Hotel Magdalena, the latest from Bunkhouse Group, a Texas-based hospitality company known for the highly Instagrammed El Cosmico in Marfa, Texas, is an 89-room hotel that plays on Austin‘s music culture and love for lakeside living. Named after Mary Magdalene, the hotel is part of the group’s hotels that are named after Saints, neighboring the popular Hotel Saint Cecilia and Saint Cecilia Residences, which are currently under construction.
“Mary Magdalene was both a sinner and a saint. Austin is a little of both, and so is Hotel Magdalena,” says Bunkhouse design director Tenaya Hills.
Segmented into four separate buildings, the hotel is connected through open-air walkways in a way that elevates guests amid the Live Oak canopy, acting as a sweet escape from the popular South Congress Boulevard below and the newly developed Music Lane. The hotel soft-opened in September and is the largest Bunkhouse project to-date. It also happens to be the only Bunkhouse hotel built from the ground-up in Austin.
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Furthermore, the hotel is the first mass timber hotel constructed in North America. Lake Flato partner David Lake worked with the Canadian company, StructureCraft, to make it all possible, ultimately choosing mass timber construction for its environmental sustainability and swift construction times. (The use of this system shaved three months off of typical construction estimates.) Exposed timber walkways in the corridors carry into each of the guest rooms, creating a marriage between the interior and exterior, while purposeful landscaping from Ten Eyck Landscape Architects bridges guests’ experience through flowing, organic greenery.
In early design conversations, Lake|Flato and Bunkhouse agreed that sustainable construction would be integral, part of the larger conversation of reducing energy, conserving water, and lowering the demands on the planet. “Timber frame is an ecologically sound solution with glulam columns and beams and a DLT deck spanning between. We chose this approach because the system is pre-fabricated and quickly erected in addition to being a low-embodied carbon and sustainable structural system,” Lake comments. Dowel-laminated timber, a man-made timber product, is already gaining popularity in European and Australian architecture and Lake|Flato hopes this project will set the tone for its continued usage in the States.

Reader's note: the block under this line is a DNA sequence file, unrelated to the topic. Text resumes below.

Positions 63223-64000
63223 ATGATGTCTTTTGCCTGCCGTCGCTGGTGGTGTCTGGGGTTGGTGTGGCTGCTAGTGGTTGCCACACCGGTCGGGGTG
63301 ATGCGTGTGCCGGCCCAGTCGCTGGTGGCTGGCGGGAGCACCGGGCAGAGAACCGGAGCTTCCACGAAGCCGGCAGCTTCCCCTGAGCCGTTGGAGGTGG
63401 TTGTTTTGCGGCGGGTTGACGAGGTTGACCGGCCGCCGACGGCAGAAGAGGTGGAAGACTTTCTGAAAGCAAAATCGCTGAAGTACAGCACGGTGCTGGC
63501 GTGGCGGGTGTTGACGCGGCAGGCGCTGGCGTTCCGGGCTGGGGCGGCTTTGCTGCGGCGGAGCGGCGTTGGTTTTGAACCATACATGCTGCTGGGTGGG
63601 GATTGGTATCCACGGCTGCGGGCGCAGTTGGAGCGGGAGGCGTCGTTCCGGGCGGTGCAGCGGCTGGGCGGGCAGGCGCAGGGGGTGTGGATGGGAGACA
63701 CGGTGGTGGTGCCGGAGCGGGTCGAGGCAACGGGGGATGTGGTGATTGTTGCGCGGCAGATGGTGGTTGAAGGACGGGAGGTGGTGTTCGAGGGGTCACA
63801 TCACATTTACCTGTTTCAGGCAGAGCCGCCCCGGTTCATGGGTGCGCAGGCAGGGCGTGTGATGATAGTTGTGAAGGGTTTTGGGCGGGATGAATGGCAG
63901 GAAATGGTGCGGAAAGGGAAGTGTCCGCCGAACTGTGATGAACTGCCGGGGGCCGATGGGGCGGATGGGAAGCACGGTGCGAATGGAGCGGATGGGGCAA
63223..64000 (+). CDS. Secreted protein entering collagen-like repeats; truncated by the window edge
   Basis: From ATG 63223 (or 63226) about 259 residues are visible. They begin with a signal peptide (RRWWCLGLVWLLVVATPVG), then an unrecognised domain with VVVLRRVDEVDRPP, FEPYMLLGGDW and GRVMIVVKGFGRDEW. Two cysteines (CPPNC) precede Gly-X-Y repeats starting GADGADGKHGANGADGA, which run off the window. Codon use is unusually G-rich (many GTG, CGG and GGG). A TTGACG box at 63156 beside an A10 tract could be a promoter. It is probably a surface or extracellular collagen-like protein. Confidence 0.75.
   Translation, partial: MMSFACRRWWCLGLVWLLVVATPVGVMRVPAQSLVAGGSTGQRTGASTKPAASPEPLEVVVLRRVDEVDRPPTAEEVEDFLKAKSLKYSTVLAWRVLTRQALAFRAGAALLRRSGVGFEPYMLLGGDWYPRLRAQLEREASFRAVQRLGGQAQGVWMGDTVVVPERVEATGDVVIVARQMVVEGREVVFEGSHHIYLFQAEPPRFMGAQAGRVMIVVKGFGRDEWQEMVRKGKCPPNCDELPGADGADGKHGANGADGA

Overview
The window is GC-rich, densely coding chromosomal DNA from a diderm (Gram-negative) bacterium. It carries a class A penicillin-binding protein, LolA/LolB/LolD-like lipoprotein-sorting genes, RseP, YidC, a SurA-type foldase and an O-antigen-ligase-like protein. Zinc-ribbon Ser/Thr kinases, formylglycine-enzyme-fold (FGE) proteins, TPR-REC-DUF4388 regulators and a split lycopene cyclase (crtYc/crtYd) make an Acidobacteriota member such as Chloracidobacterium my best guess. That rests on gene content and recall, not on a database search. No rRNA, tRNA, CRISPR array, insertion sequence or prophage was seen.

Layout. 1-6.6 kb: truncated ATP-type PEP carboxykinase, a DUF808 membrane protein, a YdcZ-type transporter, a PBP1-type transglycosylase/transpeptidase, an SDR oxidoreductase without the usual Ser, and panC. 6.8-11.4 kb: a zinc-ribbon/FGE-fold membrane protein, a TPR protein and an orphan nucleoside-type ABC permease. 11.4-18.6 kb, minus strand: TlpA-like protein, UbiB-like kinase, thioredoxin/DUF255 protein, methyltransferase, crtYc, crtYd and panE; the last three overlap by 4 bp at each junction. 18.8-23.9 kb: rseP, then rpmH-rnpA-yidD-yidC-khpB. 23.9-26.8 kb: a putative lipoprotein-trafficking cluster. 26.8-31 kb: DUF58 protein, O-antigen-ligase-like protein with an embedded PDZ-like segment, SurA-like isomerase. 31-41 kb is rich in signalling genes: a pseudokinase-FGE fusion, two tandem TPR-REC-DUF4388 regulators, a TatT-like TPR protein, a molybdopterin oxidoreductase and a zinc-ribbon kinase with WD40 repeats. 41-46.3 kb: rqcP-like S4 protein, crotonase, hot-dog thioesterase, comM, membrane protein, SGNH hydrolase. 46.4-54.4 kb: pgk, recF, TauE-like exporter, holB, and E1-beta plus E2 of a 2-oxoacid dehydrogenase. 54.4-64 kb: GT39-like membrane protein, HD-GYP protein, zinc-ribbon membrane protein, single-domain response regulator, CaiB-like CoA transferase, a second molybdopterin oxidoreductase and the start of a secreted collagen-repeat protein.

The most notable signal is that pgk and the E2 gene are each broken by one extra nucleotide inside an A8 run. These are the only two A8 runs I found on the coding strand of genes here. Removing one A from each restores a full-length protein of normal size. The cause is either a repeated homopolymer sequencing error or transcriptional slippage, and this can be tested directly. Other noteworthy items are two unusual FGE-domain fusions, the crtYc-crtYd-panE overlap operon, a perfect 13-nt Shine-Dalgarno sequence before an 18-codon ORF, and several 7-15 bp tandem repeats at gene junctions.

Located on land once owned by Willie Nelson and home to the Terrace Motor Hotel (the place to see and be seen at the time), the site’s history heavily inspired the interiors. The design is full of energy, making use of pieces that are an homage to Austin in the 1970s. “The furniture we designed for the rooms was inspired by the smart system of furniture you see in midcentury designs from Le Corbusier and Alvar Aalto,” says Hills. Guest rooms also feature bright custom tile from L.A.’s Kismet Tile in four color schemes, photography from the Austin Opry House (which also once sat on the site), and “ vintage hippie textiles” which capture the spirit of the era.
The sloped landscaping, custom outdoor rocking chairs, and the pool is another throwback to a bygone era and carefree days. “I think people are really loving the outdoor spaces at the hotel, especially in this current time. The porches have been well received and a great place to have a nightcap,” Hills adds.
Finally, there’s the hotel’s restaurant, Summer House on Music Lane, named for the Terrace Motor Hotel’s own restaurant, Summer House, a pool-side restaurant with musical acts. “We found a picture from the opening year of the hotel that shows a great ceiling lattice detail, which we replicated in Douglas Fir in the event space and at the restaurant,” Hill says. Overall, the hotel perfectly captures the spirit of the Live Music Capital of the World.
This article was originally published on Metropolismag.com